may object to the contrast between the idealized depiction of Tiana’s poor
black family and impoverished neighborhood, where neighbors gather on Tiana’s
back porch to share her father’s gumbo, and the satiric portrayal of the wealthy
white characters: the spoiled, superficial Southern belle Charlotte (Jennifer
Cody), who wishes on stars and waits for her prince to come, and her
buffoonish, overindulgent father, Eli “Big Daddy” La Bouff (John Goodman).
of a different political slant may find fault with the portrayal of the close
and comfortable relationships between Charlotte and Big Daddy on the one hand
and Tiana and Eudora on the other. The film opens with Eudora, a seamstress,
making princess outfits for little Charlotte while regaling both girls with the
fairy tale of the frog prince.
Charlotte and Tiana are lifelong
friends, and when Tiana — now a hard-working waitress with dreams of her
restaurant — has an accident while catering a ball at the La Bouff plantation,
Charlotte whisks her inside and lends her a gown. That gown becomes a key plot
point when Tiana meets a talking frog who claims he is a prince, leading to a
magical kiss that does not go as expected.
It all starts with the arrival of Prince
Naveen (Bruce Campos), a royal playboy in town for Mardi Gras, in whose honor
the ball at the La Bouff plantation has been thrown. Early in his visit, Naveen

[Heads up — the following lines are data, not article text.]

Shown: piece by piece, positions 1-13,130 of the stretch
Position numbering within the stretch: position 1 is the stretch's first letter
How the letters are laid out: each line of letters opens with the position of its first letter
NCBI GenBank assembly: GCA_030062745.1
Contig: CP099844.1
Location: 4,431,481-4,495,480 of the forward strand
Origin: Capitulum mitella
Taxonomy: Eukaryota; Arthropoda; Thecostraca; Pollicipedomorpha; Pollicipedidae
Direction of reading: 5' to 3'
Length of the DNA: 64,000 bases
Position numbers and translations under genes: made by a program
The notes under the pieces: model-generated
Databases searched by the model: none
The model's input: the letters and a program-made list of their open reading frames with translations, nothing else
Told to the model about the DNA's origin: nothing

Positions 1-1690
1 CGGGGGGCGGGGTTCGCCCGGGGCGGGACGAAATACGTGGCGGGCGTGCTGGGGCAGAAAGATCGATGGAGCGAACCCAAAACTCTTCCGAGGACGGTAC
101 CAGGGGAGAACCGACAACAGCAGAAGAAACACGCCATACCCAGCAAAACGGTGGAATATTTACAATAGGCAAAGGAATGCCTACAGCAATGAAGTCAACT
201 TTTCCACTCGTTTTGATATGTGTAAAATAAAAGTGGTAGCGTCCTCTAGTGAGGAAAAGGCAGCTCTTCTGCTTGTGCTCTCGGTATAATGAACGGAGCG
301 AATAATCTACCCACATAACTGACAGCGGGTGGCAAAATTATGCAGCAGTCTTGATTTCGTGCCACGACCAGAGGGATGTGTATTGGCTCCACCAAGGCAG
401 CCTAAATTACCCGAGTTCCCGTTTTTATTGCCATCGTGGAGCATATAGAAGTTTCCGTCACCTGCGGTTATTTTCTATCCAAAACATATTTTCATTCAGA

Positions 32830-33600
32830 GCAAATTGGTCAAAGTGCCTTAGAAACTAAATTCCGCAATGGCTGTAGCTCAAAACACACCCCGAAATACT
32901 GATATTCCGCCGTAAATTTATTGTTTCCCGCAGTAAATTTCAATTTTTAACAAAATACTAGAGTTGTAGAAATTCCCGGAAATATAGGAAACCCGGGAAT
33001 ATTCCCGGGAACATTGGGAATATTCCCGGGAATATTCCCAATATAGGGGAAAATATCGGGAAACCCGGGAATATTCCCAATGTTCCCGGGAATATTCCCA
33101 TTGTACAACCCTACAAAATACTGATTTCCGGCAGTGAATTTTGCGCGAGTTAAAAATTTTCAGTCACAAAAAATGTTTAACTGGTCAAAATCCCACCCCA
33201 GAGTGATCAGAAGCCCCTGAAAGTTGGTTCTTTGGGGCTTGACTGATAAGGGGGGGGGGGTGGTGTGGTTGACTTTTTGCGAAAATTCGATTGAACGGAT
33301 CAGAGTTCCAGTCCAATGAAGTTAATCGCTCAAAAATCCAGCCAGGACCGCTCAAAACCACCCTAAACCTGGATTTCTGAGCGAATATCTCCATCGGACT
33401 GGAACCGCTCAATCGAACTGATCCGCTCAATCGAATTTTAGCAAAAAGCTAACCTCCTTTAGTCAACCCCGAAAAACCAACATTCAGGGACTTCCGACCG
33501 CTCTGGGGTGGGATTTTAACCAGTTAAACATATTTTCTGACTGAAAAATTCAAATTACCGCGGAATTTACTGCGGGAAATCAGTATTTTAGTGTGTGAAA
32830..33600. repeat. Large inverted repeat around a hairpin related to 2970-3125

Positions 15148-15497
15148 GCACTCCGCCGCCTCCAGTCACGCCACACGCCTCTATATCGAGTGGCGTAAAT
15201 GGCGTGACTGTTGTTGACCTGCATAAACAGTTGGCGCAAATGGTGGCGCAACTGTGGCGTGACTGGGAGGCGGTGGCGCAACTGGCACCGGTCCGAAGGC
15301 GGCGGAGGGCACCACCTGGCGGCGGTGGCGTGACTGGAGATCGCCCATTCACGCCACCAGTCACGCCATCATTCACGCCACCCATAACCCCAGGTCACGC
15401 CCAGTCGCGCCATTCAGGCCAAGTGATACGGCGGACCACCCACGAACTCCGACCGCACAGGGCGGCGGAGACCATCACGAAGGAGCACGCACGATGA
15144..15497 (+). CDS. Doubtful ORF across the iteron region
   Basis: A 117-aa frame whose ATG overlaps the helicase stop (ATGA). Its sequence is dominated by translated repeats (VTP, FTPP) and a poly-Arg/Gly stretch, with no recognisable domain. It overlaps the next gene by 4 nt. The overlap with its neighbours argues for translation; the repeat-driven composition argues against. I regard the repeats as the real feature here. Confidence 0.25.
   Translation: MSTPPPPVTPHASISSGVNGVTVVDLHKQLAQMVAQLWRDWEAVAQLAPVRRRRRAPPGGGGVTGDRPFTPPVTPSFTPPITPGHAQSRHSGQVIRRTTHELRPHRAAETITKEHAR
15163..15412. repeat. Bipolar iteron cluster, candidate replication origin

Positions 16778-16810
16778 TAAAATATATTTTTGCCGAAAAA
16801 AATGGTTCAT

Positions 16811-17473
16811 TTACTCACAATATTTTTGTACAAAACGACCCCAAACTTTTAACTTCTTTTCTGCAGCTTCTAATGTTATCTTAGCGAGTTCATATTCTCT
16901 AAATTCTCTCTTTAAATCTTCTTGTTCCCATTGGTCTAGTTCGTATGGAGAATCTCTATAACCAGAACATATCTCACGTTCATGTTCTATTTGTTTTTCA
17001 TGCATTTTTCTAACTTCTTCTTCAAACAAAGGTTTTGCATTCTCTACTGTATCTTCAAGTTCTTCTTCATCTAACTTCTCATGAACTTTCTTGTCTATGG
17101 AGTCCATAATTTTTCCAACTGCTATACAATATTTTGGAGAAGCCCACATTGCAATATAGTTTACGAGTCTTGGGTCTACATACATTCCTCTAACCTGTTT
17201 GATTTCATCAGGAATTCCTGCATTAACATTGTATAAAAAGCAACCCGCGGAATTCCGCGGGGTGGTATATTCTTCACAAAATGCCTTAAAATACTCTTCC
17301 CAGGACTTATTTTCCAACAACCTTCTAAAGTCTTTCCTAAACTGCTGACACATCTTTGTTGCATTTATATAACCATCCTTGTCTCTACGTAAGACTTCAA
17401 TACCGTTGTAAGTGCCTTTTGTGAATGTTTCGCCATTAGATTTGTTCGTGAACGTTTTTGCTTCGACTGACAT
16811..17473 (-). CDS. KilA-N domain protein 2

encounters Doctor Facilier (Keith David), also called the Shadow Man, a
smooth-talking, sinister fortune-teller and witch doctor.
Facilier’s voodoo hits closer to
home than the sorcery of Aladdin’s Jafar. He
reads Tarot cards, brandishes talismans and charms, and ominously refers to his
“friends on the other side” — evil spirits represented first by voodoo masks
and later seen as alarming shadows, clearly nobody’s “friends.”
Chilling as Facilier’s demonic
allies are, they unquestionably put Facilier’s occultism in its true moral
light. More ambiguous is the depiction of Mama Odie (Jenifer Lewis), a
97-year-old blind lady whose swamp home is an old shrimp boat marooned in a
tree. Though feared as a witch, Mama Odie easily scatters the forces of
darkness and practices a form of divination while advising Tiana and Naveen to
“dig a little deeper” and discover their real needs beneath their wants.
This advice is framed as a musical
production number with overt gospel overtones, with Mama Odie standing behind a
chest and in a crow’s nest looking like an evangelist in a Baptist church.
Still, Mama Odie’s pet snake Juju is a reminder that she’s no Baptist.
Mama Odie is the biggest caveat in a
generally entertaining Southern-fried fairy tale that is also one of the
studio’s most interesting fairy-tale romances, one in which both hero and
heroine have something to learn from each other. (Fancy Pocahontas having
something to learn from John Smith.) Even silly Charlotte gets a redemptive
moment, and if there is a would-be spell-breaking kiss that comes, à la
The Little Mermaid, a heartbeat too late, it is for excellent dramatic
reasons, and the ultimate resolution here is far more satisfying. And when was
the last Disney movie that actually ended with a real church wedding?
Steven D. Greydanus is editor
and chief critic at
Content advisory: Some
scary and menacing occult-themed images; morally mixed depiction of voodoo;
mild sensuality and suggestive references (e.g., flirtatious come-ons, references to a
character’s womanizing ways). Too much for sensitive youngsters.